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ORIGINAL ARTICLE  EXERCISE PHYSIOLOGY AND BIOMECHANICS 

The Journal of Sports Medicine and Physical Fitness 2019 April;59(4):569-74

DOI: 10.23736/S0022-4707.18.08413-X

Copyright © 2018 EDIZIONI MINERVA MEDICA

lingua: Inglese

Physiological demands of standing and wheelchair fencing in able-bodied fencers

Xavier IGLESIAS 1 , Ferran A. RODRÍGUEZ 1, Rafael TARRAGÓ 2, Lindsay BOTTOMS 3, Lisímaco VALLEJO 1, Lara RODRÍGUEZ-ZAMORA 1, Michael PRICE 4

1 INEFC-Barcelona Sports Sciences Research Group, National Institute of Physical Education of Catalonia (INEFC), University of Barcelona, Barcelona, Spain; 2 Social and Educational Research Group of Physical Activity and Sports (GISEAFE), National Institute of Physical Education of Catalonia (INEFC), University of Barcelona, Barcelona, Spain; 3 School of Life and Medical Science, University of Hertfordshire, Hatfield, UK; 4 Department of Biomolecular and Sports Sciences, Coventry University, Coventry, UK



BACKGROUND: The purpose of this study was to determine the cardiorespiratory demands of standing and wheelchair (seated) fencing in a group of able-bodied fencers during simulated competitive bouts.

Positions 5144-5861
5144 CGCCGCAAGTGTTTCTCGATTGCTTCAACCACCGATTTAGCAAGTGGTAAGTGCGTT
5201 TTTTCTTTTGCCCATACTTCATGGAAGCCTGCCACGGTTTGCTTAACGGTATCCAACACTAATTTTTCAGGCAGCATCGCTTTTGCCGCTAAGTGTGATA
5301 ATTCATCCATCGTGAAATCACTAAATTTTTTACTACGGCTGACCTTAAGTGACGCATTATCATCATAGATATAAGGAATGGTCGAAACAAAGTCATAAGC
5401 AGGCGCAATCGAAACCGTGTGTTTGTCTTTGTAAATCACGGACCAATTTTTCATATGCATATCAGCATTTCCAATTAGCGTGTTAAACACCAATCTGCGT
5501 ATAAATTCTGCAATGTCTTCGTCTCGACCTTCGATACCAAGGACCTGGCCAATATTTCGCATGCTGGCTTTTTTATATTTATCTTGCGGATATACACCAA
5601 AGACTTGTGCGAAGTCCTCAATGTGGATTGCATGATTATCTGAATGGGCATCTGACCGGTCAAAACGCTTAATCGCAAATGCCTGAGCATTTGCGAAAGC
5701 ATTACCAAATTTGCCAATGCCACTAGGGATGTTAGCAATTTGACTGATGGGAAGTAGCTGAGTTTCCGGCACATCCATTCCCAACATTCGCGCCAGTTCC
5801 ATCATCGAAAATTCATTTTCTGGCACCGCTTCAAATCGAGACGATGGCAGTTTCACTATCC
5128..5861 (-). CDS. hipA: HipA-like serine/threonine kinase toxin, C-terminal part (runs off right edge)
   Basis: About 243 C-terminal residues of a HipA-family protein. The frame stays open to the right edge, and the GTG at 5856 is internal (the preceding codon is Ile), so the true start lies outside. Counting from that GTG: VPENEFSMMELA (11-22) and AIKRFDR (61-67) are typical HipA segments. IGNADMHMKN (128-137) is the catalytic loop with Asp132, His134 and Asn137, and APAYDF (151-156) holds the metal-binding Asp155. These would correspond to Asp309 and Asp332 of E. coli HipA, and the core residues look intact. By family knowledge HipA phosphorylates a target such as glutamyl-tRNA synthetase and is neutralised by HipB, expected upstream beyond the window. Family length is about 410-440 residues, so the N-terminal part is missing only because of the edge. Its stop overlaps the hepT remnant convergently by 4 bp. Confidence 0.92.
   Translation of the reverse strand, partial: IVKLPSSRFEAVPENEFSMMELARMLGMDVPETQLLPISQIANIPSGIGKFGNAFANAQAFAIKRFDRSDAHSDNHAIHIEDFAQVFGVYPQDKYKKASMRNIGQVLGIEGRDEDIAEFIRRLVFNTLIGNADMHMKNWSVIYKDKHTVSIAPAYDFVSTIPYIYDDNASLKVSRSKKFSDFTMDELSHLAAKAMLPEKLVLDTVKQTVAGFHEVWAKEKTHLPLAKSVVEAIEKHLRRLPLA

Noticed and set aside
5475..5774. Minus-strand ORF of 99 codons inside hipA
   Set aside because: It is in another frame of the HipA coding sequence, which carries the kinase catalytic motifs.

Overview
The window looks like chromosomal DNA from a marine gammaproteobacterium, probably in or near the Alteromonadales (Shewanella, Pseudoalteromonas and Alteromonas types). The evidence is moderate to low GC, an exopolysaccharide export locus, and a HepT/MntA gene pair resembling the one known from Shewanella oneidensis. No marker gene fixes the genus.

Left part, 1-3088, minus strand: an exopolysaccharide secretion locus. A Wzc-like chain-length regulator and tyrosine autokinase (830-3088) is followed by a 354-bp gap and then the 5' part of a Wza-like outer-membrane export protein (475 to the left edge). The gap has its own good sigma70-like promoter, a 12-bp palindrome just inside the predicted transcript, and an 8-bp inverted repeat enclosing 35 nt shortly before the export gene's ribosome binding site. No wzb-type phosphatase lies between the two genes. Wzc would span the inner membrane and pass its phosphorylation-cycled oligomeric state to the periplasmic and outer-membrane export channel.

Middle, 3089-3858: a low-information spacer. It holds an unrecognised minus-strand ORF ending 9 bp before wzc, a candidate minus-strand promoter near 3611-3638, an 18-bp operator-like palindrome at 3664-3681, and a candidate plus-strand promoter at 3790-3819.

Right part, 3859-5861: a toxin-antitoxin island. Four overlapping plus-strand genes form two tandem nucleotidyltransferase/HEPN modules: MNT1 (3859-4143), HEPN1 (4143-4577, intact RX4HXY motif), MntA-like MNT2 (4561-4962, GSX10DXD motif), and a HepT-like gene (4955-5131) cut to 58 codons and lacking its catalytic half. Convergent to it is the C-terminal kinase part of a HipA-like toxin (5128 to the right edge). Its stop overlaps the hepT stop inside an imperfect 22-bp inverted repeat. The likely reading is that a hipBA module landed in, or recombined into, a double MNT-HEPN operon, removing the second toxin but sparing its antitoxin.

METHODS: Participants were ten male able-bodied fencers of regional level with previous training experience in wheelchair fencing. After a standardized warm-up, participants performed two series of simulated competitive épée bouts (5 and 15 touches) in a random order, either while standing or while sitting in a wheelchair. Expired gas was analyzed for oxygen consumption (V̇O2) and respiratory exchange ratio (RER) and heart rate were continually monitored. Energy expenditure (EE) was subsequently calculated.
RESULTS: V̇O2, HR and EE peak responses were greater during standing than seated fencing (P<0.05). Mean V̇O2 during all ST bouts (5- and 15-touch) was 43% greater than in wheelchair fencing (44.2±7.8 vs. 25.1±5.4 mL/kg/min). Mean HR during the standing 5- and 15-touch bouts was 91±20% and 84±7%, respectively, of that recorded during the seated bouts. HR, V̇O2 and EE data also indicated that the 15-touch bouts were more physiologically demanding than the 5-touch bouts (P<0.01). The HR-V̇O2 relationship was similar between both fencing modes. The duration of the 5- and 15-touch bouts were shorter for the seated than the standing bouts (P<0.01).
CONCLUSIONS: The physiological demands of wheelchair fencing are lower than those for standing fencing. Furthermore, the physiology of 5 versus 15-touch bouts, similar to those undertaken in fencing competition, also differs.


KEY WORDS: Wheelchairs - Athletes - Disabled persons - Heart rate - Oxygen consumption - Energy metabolism

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